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Switch to Forum Live View What does the Unitarian Universalist religion believe in and what are the services?
6 years ago  ::  Oct 08, 2008 - 5:18PM #1
Ilovethelord
Posts: 74
What does the Unitarian Universalist religion believe in and what are the services like compared to Christian churches like let's mine, Christian Church( Disciples of Christ).? Thank you and peace.
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6 years ago  ::  Oct 11, 2008 - 11:16AM #2
DotNotInOz
Posts: 6,833
Your question about what Unitarian Universalists believe is basically unanswerable since each individual is free to study various religions and search out what beliefs are meaningful for hirself. Thus, there really isn't any "This is it" as most other faiths have, such as for instance, "We believe that Jesus was the only Son of God, who died for our sins and was resurrected." State any single belief, and you'll have UU's who would agree with it or some of it and any number who would deny it outright.

That being said, the following links may help to give you a sense of what Unitarian Universalism is about:

There are various threads here where people have asked questions similar to yours, thus, probably the best place to start: Welcome Center on UUism

This links to a similar thread appearing in the UU Community forum: UU service content

A question about UU Sunday School: Sunday School

And finally, a view of UU tolerance with a question by a prospective visitor about how likely a gay person is to feel welcomed to a UU church: UU Tolerance and Diversity

If you have other questions, I suggest starting a thread in the UU Community area or adding your questions to an existing one. You're more likely to get a prompt answer there although the boards have been rather quiet just lately.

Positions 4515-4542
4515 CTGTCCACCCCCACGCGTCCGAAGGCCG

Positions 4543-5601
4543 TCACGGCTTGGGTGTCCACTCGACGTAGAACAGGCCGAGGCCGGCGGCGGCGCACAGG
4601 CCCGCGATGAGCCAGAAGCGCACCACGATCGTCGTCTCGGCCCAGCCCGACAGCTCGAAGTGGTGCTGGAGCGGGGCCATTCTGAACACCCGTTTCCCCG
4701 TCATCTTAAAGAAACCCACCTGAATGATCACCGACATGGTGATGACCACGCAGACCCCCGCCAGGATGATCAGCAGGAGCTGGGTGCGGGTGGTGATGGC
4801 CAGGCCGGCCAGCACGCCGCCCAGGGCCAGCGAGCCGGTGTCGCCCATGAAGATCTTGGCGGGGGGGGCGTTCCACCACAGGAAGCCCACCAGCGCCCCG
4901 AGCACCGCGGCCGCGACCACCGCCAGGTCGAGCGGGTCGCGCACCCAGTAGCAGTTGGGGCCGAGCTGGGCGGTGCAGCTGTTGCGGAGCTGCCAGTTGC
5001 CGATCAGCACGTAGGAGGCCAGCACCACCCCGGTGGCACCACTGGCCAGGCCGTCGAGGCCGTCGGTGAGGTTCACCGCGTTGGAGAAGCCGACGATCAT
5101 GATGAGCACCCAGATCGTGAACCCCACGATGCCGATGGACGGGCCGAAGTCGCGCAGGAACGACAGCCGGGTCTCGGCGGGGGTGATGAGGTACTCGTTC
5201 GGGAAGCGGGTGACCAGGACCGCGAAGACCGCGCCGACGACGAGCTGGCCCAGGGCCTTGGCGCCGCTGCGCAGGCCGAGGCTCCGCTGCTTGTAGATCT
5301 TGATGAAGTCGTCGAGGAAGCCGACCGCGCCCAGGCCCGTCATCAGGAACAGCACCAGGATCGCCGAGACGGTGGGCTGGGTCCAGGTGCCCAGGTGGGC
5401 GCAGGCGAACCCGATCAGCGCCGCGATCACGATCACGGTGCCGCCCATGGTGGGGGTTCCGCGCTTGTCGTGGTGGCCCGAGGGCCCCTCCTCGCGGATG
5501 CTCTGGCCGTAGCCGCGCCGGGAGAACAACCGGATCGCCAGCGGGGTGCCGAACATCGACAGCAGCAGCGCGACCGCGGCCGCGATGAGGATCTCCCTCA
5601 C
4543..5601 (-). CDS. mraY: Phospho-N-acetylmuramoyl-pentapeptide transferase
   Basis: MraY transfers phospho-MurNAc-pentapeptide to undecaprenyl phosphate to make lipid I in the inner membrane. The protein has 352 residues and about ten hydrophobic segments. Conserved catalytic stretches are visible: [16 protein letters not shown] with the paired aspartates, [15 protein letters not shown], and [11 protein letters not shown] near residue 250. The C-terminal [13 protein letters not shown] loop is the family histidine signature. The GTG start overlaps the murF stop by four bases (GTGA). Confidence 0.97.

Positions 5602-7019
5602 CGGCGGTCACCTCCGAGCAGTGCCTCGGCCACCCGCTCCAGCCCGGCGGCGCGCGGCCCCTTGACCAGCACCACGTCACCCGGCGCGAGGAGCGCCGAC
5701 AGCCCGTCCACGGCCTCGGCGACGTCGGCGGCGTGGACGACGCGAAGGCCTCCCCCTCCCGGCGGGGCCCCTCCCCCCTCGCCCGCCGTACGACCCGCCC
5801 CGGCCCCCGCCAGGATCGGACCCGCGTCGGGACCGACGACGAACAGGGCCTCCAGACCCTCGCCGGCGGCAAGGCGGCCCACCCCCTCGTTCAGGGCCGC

Hope these links give you the information you seek.
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6 years ago  ::  Oct 13, 2008 - 11:11AM #3
Evillynnstar
Posts: 531
The way I describe UU to others is that we accept that there are many different kinds of faiths and cultures out in the world. Rather than fight over who is right and who is wrong, we have come accept that its better to embrace one another and learn from each other. UUs encourage others to learn about other belief systems and often during the services they try to throw in the doctrine wisdom of as many faiths as possible. It encourages that all are welcome and they share a proud history as being the descended of the same church many of our American Founding fathers belong too. UU can be jewish, christian, pagan, muslim, atheist, or anything else for the most part. The point is to belong to community and to share our different ways, rather than fight.
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6 years ago  ::  Oct 14, 2008 - 7:52PM #4
Ursyl
Posts: 462
The average service at our UU follows a pattern of opening music, announcements, lighting the Chalice, music, Joys and Concerns, the actual topic, closing.

Topics vary from Bible history to Native American teachings, Buddhism, other cultures, Green living, remembering our loved ones, guided meditation, how the political system works, etc. If we get really lucky, we may get to have a Zoroastrian speaker at some point in the future.

Just about anything is fair game.
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6 years ago  ::  Oct 30, 2008 - 8:01PM #5